You’d be amazed at all the things you can freeze!

Save money by using up your leftovers.

Use Your Leftovers

I can’t tell you how many times we eat leftovers in our home. I see no point in wasting it. I’ve found that leftovers are key to helping us not waste food and save money. If your family isn’t a big fan of leftovers, stick to meals they love and won’t mind eating double doses of or reinvent your leftovers into a new dish.

Also storing leftovers in see through containers helps a lot! If you don’t have those types of containers you could put a piece of masking tape on the top and mark what they are and the date. If you really don’t think they’ll be eaten in a timely manner freeze them.

I’ve found that having  a designated shelf for leftovers so that I (and everyone else in this family) knows where to look for them works. That way they don’t get shoved into that black hole that is the back of the refrigerator!

Meal Planning

If you’re just going to the store and buying whatever you want, you’re wasting food and money. I always try to take the time to do a quick inventory & meal plan so that I’m not wasting our food budget. That way I see what I have and know what I have to use up. You know, I’m not perfect with this but I’ve found it very helpful to meal plan and make the most of the food that I do purchase.

“Everything But The Kitchen Sink” Recipes

Have a few “everything but the kitchen sink” type recipes in your repertoire.  These are recipes where you can just throw in all kinds of things that are in danger of going bad like soups, stews, stir fry and omelettes/frittata. Also smoothies are good for both fruit and leafy greens that you have to use up.

An organized refrigerator will save you money

Organized Fridge

It’s easy to “lose” food in the fridge isn’t it? I’ve found that having  a designated shelf for certain things helps me remember what I have. For example we have a shelf for leftovers that I plan on using for lunch or reworking into another meal. We have shelf for produce, a part of a shelf for milk, creamer, yogurt and so on. I have a storage container just for cheese. This way I (and everyone else in this family) knows where to look for certain items.

You could use a bin to hold food that you want eaten first and label it that. I use this method with fruit that I know is not going to last long (like berries or melons vs. apples & oranges).

When we get lazy about cooking and storing food, we lose money. I know I can’t be on my best game all the time, but I really try to work my hardest in the area of no-food-waste. I hope you’ve find my 5 tips helpful!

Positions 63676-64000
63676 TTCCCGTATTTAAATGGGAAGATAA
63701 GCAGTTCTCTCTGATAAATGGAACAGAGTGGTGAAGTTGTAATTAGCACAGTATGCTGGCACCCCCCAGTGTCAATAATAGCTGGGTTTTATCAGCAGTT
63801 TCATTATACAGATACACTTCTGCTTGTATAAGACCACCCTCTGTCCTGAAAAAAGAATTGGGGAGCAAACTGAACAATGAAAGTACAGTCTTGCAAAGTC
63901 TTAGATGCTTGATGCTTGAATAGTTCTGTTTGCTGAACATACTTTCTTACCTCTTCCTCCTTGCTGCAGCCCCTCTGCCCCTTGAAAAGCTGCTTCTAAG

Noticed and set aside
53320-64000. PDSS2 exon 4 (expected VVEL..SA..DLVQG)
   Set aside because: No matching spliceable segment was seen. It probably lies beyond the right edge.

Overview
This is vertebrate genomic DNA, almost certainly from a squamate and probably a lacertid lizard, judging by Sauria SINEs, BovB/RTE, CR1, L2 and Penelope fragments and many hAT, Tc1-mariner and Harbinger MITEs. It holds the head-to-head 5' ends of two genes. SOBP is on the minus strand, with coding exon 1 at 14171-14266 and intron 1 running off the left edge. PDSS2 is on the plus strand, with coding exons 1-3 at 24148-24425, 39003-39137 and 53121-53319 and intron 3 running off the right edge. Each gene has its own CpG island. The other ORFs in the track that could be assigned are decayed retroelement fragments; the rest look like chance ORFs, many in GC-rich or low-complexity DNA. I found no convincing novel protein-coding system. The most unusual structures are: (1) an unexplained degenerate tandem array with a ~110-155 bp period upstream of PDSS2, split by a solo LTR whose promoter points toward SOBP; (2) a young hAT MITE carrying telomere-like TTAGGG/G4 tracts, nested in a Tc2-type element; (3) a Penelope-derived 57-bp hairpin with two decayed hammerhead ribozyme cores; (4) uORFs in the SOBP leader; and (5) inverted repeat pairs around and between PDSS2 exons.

What do you do to help reduce food waste in your home?

Linking to: Thrifty Thursday

This is an original post from A Cultivated Nest.  If you are reading this anywhere other than  A Cultivated Nest, this content has been stolen.

DIY Orange Clove Gardener’s Soap

This is a heavenly scented bar soap for gardener’s soil stained hands, but it’s just as effective and wonderful for your mechanics work worn and grease slicked ones! The scents combine deliciously and leave your hands clean, lightly exfoliated, and moisturized.
DIY orange olive oil gardener's soap

Homemade soap is much simpler to make than you might think, and I prefer it as you can customize scents, colors, and shapes to suit you or as a gift for a loved one. Toss a couple of these yummy soaps in a basket with a new set of gardening tools, a sun hat and you have a lovely DIY gift for the gardener in your life.

Ingredients:

Soap base
2 Tbsp. ground Clove
1 Tbsp. olive oil
1 Tbsp. Shea butter
2 vitamin E capsules ( or 2 tsp.)
Grated peel from 3 oranges
Soap mold
witch hazel in a spray bottle

DIY orange olive oil gardener's soap ingredients

Directions:

1. To dry orange peel – grate oranges onto a paper towel using the larger grates, trying to just get peel not the white pith. Spread pieces out into a single layer and place in microwave for 20 second increments until dried and hard, sprinkle evenly into the bottom of molds.

grated orange peel for diy soap recipe
2. Cut soap base into 1”x1” cubes- the amount you use will vary depending on the size of your molds – my 4 mold container holds 6 liquid oz. each so for the purpose of this tutorial we will use my measurements. My 4 molds take about 9-10 pieces of soap base when combined with other ingredients- you may have to experiment a bit with your mold to determine exact amounts.
3. In a microwave safe bowl combine soap base cubes, olive oil, and shea butter- heat in 30 second increments, stirring each time. It takes about 1 ½ minutes to 2 minutes to liquefy.
4. Remove bowl from microwave carefully, stir in clove and pierce vitamin E capsule and disperse contents into mixture.
5. Pour into soap molds and spray lightly with witch hazel to cut down on bubbles.
6. Allow to harden overnight.

bar of orange olive oil soap
7. Remove from molds and keep in a dry, cool place to store.

Toss a couple of these yummy soaps in a basket with a new set of gardening tools, a sun hat and you have a lovely DIY gift for the gardener in your life.

Have you ever made soap?

Orange olive oil gardenern's soap
  About Jody: Jody is a Christian stay at home mom of 2 living in fun, and sunny Florida. She is passionate about: cooking, gardening, my backyard chickens, reading and scrapbooking. She loves taking all kinds of things apart and remaking it on her own.

You may also like these posts in the Nesting Skills Series:

Homemade Cinnamon Syrup

Homemade Liquid Soap